Also here is “Pirates” a great little restaurant on the beach that is a great place to hang out with your toes dabbling in the warm water, and a frozen cocktail in your hand.
Norman Island is reputed to be Robert Louis Stevenson’s inspiration for his book “Treasure Island” Local legend agrees – apparently treasure was found here in the cave – enough to set the person up who found it as a taxi driver!
Day 2: Cane Garden Bay/Jost Van Dyke
Weigh anchor and take a short cruise up to beautiful Guana Island for spectacular snorkelling and a superb beach at Monkey Point. It’s a great spot to picnic.
Then take an afternoon sail west to either Cane Garden Bay on Tortola’s lush north shore, or to the islands of Jost Van Dyke and Little Jost Van Dyke. Both locations have good anchorages, beautiful beaches, hiking, beach bars and unique restaurants.
Little Harbor has three restaurants, all specializing in lobster dinners. Up until March of 1996, the only way to get to these harbors from White Bay was by water taxi.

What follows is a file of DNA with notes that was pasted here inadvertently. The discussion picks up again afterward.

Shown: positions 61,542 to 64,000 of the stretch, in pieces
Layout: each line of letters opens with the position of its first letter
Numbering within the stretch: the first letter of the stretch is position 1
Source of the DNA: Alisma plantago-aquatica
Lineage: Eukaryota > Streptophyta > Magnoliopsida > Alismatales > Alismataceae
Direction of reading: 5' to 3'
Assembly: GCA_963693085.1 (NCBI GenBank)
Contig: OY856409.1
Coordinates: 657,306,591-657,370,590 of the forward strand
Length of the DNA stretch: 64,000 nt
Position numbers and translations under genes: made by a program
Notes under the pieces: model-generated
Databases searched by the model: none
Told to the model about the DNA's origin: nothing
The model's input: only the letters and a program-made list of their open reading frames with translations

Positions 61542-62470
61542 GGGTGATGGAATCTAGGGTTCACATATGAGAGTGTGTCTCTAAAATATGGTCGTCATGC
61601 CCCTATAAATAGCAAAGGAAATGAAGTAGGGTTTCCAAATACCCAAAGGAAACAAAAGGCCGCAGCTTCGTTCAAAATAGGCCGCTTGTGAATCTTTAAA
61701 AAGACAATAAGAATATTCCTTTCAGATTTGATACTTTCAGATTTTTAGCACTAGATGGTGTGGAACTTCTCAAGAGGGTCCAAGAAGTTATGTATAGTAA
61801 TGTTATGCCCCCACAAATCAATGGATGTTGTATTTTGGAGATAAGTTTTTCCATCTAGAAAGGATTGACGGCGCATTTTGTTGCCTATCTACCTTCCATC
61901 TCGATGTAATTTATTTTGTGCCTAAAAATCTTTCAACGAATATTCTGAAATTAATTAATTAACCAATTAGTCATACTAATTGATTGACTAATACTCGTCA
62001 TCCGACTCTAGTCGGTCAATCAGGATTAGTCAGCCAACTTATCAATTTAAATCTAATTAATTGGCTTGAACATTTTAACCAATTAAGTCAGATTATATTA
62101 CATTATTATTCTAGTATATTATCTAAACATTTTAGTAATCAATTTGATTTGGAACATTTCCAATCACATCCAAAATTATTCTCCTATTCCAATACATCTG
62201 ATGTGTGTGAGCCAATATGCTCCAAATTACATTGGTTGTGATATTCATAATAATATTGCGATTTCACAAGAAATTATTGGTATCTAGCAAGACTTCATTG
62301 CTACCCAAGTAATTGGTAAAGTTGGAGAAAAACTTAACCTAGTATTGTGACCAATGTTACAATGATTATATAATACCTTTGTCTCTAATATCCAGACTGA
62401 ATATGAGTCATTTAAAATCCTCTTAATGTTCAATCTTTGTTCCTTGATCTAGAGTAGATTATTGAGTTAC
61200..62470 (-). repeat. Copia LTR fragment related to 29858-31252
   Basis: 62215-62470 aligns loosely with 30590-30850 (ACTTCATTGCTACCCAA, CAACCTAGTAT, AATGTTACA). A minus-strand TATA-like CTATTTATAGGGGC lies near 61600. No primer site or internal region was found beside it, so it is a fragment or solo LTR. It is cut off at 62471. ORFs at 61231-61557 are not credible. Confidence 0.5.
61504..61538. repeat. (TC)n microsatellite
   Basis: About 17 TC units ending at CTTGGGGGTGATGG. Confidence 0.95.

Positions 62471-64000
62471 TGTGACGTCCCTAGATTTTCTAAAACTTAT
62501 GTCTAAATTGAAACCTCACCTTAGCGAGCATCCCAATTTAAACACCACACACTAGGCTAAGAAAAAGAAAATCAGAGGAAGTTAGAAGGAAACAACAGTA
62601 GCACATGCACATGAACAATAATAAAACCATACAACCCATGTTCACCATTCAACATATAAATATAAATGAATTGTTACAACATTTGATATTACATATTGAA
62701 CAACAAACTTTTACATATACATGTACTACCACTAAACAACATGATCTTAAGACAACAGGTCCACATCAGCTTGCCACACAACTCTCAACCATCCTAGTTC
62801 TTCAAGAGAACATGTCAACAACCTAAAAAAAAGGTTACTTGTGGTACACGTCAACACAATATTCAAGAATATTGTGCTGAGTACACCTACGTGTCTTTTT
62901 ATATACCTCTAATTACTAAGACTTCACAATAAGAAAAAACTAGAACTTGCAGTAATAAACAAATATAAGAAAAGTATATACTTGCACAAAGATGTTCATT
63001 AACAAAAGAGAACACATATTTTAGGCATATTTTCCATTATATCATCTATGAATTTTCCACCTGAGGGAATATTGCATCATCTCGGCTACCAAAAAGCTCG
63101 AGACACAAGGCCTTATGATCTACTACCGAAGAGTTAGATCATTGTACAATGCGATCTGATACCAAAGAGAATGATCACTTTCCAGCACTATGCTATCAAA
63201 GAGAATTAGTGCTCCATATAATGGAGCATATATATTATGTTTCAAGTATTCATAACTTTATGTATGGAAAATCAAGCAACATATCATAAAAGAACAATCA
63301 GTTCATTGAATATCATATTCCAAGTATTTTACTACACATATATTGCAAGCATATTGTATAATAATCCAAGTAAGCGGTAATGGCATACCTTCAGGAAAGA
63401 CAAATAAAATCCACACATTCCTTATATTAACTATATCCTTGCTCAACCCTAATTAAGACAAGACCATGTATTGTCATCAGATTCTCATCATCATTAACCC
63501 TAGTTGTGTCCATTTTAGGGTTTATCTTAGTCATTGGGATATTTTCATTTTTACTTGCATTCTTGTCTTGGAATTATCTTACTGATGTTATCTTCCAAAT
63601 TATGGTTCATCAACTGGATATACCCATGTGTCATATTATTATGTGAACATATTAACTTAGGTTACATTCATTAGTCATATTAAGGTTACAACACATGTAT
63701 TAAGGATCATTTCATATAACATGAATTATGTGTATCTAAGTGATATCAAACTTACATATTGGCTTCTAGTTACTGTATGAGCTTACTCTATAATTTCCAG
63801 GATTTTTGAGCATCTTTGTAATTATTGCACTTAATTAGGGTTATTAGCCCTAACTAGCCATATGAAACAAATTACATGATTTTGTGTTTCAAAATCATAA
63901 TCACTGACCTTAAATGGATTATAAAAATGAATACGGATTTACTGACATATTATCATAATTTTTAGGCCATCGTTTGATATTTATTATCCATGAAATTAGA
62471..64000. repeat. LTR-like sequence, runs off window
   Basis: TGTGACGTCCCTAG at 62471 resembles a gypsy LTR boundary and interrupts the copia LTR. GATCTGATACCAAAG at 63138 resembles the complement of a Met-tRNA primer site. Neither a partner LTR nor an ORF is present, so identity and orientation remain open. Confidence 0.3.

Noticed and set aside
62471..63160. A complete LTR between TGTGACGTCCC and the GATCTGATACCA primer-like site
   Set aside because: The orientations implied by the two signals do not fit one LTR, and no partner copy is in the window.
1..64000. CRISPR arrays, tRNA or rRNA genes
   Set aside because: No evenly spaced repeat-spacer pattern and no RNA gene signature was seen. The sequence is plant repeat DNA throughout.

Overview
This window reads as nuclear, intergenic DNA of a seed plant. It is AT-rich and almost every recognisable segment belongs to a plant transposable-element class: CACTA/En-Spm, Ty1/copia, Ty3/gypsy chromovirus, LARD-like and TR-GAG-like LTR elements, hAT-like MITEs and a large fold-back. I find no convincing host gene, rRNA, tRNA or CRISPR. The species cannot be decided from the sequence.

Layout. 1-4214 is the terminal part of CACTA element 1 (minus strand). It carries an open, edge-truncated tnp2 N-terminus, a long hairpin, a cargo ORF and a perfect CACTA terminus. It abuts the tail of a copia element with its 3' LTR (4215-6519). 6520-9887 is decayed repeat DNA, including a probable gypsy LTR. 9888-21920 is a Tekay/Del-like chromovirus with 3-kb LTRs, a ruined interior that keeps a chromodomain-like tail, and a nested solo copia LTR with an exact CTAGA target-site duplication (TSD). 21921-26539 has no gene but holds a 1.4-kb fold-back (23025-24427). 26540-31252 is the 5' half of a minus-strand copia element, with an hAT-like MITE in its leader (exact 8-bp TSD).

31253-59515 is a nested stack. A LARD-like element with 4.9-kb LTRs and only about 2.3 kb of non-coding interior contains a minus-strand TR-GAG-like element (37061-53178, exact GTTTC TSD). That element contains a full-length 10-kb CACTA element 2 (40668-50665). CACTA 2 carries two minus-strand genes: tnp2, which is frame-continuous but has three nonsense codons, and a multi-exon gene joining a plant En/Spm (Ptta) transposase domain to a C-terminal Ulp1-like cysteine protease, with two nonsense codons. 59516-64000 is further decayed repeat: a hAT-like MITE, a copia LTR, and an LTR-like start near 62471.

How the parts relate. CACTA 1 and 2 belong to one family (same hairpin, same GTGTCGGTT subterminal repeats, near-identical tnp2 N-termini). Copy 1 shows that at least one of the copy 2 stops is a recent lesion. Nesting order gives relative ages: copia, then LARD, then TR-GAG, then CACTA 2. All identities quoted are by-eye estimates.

Day 3: Trellis Bay and Marina Cay
If you prefer a more tranquil spot then try Marina Cay across the channel to the north, off Great Camanoe, which features a Pussers that is good for happy hour and casual dining. By now youre completely in sailing mode. The stresses of life have faded, washed away with the combination of excellent sailing conditions, unparalleled Caribbean beauty, and a variety of pleasures ranging from the laid back to the active. A Full Moon beach BBQ party, complete with real “moco jumbies” is held monthly at Trellis Bay.
Day 4: Virgin Gorda
Virgin Gorda is the BVI’s rich, plump beauty. The otherworldly, granite megaliths at the Baths put on the main show, but gorgeous beaches unfurl all around the island. Movie stars live here ( Morgan Freeman), and billionaires own the isles floating just offshore. Somehow, Virgin Gorda keeps a level head and remains a slowpoke, chicken-dotted destination sans rampant commercialism.
North of Virgin Gorda offers a huge safe area of inlets and anchorages. Whether you want to snorkel Eustastia Sound with sunken canons and great reef fish, or spy on Necker Island this is the area for you. Bitter End Yacht Club, Saba Rock and Leverick Bay all offer good restaurants and transient blockage.
Day 5: The Bath
Virgin Gorda is probably most famous for the Baths, a unique national park on the island’s southwest coast.